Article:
Q: I am concerned about jobs, especially in this economy – is Amendment 4 going to affect jobs?

    A: Yes. Florida’s Agency for Workforce Innovation puts Florida’s jobless rate at 12 percent. However, Amendment 4 would drive it even higher. A study by The Washington Economics Group says Amendment 4 will likely cost Florida 267,247 jobs. Professor Tony Villamil, a former economic advisor to Governor Bush and the lead economist for WEG stated, “Amendment 4’s passage will have potentially devastating consequences to Florida’s economy at a time when the economic situation at both the state and national levels is uncertain and at a time when attracting new businesses to Florida is essential for the future recovery and prosperity of the state and its residents.”

    Q: What are the costs associated with this amendment?

    A: Amendment 4 means higher property taxes and higher costs for all of Florida’s working families. Under Amendment 4, local governments – city and county – would be required to hold expensive referenda on hundreds, and in some cases thousands, of amendments every year. Voters will be asked to vote not only on big development projects but also on all minor or technical changes to their local comprehensive plan. In the last four years alone, this would have meant over 10,000 costly elections across the state of Florida – and more elections require more tax dollars to pay for them. According to the Orlando Sentinel, “The cost to local governments of including the land-use amendments on ballots would soar into the millions.”

    Q: Is it realistic to expect voters to approve every change to hundreds of comprehensive land use plans?

    A: With hundreds of ballot questions every year, Amendment 4 is unworkable, unrealistic and extreme. A review of state records shows that Florida would average over 10,000 local referenda per year. In 2006, the small town of Carrabelle, in Franklin County, would have voted on 617 individual plan amendments. Under this absurd amendment, it would not be unusual for local voters across Florida to be expected to vote on 200 to 300 comprehensive land use plan amendments per year.

    Q: But Amendment 4 proponents say that on average, Florida commissioners only vote to approve three or four local comprehensive land use plan ordinances per year?

    A: Then why do we need Amendment 4? The Amendment 4 campaign is so fond of saying that comprehensive plan changes are “handed out like Halloween candy.” Now, they’re saying that local commissions only approve “three or four” plan amendments each year. The Amendment 4 campaign may not bother to check its facts, but facts are stubborn things. According to the Department of Community Affairs Sunset Review, there were nearly 6,500 changes to local comprehensive plans in fiscal year 2006-2007 (page 72). Amendment 4 does not contain any limiting language and there are no exceptions for state-mandated amendments. The result: Thousands of minor, technical plan amendments would appear on the ballot individually.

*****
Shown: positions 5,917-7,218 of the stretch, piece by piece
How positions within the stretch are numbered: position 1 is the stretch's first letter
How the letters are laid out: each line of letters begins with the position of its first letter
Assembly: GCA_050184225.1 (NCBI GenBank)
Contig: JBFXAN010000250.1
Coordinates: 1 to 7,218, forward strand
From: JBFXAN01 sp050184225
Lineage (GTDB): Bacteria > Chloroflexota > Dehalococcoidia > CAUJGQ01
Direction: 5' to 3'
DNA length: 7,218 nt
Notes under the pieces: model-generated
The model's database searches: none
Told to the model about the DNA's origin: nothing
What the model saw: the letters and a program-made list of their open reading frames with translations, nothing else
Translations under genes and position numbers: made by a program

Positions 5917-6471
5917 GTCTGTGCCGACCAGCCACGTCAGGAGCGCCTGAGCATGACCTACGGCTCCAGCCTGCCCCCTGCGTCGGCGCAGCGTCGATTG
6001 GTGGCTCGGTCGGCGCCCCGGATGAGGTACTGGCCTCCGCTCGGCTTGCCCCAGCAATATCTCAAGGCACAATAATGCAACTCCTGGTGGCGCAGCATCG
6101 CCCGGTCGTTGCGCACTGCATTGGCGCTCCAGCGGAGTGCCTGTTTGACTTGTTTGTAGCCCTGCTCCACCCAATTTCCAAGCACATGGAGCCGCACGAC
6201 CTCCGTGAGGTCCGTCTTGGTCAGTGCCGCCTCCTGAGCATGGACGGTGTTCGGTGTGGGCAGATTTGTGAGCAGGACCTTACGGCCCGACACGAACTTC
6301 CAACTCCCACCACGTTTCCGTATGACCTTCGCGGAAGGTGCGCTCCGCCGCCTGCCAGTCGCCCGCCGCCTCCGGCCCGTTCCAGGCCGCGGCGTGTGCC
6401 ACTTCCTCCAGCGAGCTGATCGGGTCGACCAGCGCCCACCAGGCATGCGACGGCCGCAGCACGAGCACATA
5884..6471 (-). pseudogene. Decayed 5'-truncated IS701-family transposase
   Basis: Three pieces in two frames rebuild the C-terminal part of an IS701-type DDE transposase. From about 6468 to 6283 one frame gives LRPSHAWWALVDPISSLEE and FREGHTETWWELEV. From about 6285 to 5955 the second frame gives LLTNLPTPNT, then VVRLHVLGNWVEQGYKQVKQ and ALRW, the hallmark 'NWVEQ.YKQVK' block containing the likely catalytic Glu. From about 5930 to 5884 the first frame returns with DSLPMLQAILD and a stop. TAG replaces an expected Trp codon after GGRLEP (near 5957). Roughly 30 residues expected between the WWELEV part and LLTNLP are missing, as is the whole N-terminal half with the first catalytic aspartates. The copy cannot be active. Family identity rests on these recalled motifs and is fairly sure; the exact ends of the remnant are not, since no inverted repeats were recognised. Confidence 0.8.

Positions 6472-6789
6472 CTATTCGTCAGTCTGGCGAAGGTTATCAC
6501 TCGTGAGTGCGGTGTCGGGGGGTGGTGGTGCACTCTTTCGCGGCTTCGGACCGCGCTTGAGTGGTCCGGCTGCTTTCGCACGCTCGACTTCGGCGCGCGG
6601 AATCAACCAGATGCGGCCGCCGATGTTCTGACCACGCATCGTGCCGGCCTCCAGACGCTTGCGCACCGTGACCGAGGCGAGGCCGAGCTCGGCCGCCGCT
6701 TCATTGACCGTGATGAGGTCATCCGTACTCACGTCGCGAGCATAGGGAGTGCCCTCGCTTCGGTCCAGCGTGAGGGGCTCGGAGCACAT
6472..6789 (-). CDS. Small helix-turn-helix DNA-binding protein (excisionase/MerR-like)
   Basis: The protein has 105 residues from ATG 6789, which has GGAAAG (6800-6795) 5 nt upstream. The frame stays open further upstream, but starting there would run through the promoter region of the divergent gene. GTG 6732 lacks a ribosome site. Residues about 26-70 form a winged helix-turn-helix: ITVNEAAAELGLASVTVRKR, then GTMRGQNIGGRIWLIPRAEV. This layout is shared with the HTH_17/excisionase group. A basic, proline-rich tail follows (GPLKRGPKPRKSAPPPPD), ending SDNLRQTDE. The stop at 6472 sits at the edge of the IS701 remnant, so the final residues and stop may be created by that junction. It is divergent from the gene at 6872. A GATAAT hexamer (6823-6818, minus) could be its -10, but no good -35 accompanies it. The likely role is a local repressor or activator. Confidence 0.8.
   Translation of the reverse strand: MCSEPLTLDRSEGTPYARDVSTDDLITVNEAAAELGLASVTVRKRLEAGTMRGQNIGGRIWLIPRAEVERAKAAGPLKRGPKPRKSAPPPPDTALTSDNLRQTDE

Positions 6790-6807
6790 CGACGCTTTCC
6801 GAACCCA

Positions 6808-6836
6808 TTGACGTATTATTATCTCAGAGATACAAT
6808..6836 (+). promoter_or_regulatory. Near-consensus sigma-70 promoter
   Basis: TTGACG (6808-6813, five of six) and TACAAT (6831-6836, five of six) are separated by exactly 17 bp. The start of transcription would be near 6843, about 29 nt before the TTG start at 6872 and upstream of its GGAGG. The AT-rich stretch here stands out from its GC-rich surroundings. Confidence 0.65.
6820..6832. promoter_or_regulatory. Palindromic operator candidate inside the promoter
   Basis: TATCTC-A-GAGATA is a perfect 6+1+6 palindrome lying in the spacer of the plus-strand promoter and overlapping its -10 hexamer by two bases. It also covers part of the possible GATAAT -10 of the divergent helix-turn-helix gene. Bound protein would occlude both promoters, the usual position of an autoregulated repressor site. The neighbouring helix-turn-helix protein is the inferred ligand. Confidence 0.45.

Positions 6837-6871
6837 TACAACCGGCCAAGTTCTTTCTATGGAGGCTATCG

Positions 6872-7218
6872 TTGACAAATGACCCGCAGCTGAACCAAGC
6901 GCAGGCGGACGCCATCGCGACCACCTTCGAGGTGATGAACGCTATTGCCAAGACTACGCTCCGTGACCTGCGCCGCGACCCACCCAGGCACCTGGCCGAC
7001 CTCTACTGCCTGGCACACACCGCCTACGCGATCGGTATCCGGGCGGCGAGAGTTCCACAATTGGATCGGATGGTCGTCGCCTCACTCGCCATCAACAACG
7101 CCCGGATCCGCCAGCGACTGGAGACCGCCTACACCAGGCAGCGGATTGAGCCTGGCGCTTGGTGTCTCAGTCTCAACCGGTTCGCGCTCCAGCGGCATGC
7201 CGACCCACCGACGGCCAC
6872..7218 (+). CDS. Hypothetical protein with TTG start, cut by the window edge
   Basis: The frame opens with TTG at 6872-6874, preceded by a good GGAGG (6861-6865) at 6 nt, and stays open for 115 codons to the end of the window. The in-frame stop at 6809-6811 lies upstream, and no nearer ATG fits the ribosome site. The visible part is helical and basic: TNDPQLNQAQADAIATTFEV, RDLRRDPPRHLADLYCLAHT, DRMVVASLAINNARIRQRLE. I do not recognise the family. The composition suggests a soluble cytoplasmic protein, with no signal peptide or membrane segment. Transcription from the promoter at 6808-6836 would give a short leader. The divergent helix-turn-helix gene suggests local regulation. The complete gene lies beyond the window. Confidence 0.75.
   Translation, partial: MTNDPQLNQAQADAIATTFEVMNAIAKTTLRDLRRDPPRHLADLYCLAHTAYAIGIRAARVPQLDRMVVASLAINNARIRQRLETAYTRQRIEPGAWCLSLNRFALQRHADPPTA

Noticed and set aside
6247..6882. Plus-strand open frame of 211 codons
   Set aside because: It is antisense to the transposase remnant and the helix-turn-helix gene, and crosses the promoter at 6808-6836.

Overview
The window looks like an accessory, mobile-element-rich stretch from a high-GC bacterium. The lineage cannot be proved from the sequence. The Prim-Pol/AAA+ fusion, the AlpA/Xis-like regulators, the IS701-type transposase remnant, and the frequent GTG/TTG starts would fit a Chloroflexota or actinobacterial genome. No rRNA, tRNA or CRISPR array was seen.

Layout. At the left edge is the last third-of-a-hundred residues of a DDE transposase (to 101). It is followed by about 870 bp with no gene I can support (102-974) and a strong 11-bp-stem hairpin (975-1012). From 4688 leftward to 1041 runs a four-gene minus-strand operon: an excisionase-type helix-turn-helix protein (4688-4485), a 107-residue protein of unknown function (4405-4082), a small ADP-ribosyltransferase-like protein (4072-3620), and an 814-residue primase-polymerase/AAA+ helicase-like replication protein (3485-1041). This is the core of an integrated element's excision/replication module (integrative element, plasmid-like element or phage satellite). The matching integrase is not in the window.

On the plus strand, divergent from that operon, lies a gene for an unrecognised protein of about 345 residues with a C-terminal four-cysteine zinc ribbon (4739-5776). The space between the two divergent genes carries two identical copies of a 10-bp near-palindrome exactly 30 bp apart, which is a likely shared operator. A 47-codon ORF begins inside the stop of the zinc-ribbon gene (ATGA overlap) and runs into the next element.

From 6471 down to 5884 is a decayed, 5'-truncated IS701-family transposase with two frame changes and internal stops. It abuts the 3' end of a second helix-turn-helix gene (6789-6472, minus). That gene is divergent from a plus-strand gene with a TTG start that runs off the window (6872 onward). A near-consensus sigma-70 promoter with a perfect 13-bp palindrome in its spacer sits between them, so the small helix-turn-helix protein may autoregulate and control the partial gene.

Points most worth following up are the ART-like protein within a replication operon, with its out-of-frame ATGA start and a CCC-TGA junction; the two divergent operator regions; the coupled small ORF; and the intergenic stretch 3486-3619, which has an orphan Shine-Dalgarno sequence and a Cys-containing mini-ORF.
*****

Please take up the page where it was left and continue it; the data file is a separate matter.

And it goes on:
Q: But I am worried about the environment and sprawl – would Amendment 4 provide the solution?

    A: No, the Vote on Everything amendment will make matters worse. Amendment 4 would lead to short-term thinking and piecemeal planning which would promote sprawl, not prevent it. For this reason, leading environmental organizations such as 1,000 Friends of Florida have raised objections to this misguided measure. They know that Amendment 4 will make well-coordinated, responsible growth impossible and lead to the exact type of urban sprawl most Floridians bemoan. When comprehensive planning was adopted in the 1980s, some communities had the resources to create sophisticated plans. But some communities–usually smaller ones–did the best that they could with limited time and resources. The result: Many comprehensive plans simply formalized the existing land use patterns—namely sprawl. By crippling the planning process, Amendment 4 may very well encourage bad development by limiting efforts to curb sprawl through improving our comprehensive plans.

    Q: But the lawyers behind Amendment 4 say this proposal gives decision-making power to ordinary citizens – is that true?

    A: No. Just look at St. Pete Beach—they adopted a local version of Amendment 4 in 2006. The town’s former Mayor, Ward Friszolowski, noted that “Amendment 4 hasn’t empowered citizens; it’s empowered Political Action Committees.” Right now, local neighborhood associations have greater influence in the development approval process – which involves multiple meetings and public hearings and often negotiations between developers and neighbors. But if Amendment 4 passes, voters living in other parts of the city or county will have just as much influence as you do over what happens (or doesn’t happen) in your neighborhood. Let’s say your community needs a new fire station. Under Amendment 4, that might require a 2-year delay and a countywide political campaign. And it might not be approved by voters living 45-minutes away. The voices of those most directly affected by land use decisions would ultimately be diluted in a citywide or countywide political campaign, where important community projects would become high-priced battles between competing special interest groups.

  3. Phil Busey says:

    Buddy has it right. Developers’ lobbyists and elected officials they own say Amendment 4 is mob rule. Truth is they don’t like it because Amendment 4 protects Florida property rights.

    If you buy property and your neighbor has development rights to build houses, he couldn’t suddenly get more rights to put up a shopping mall. Amendment 4 protects communities and protects the rights of property owners. Truth is the developers will say whatever they think plays well about Amendment 4 because they don’t like the way people will vote.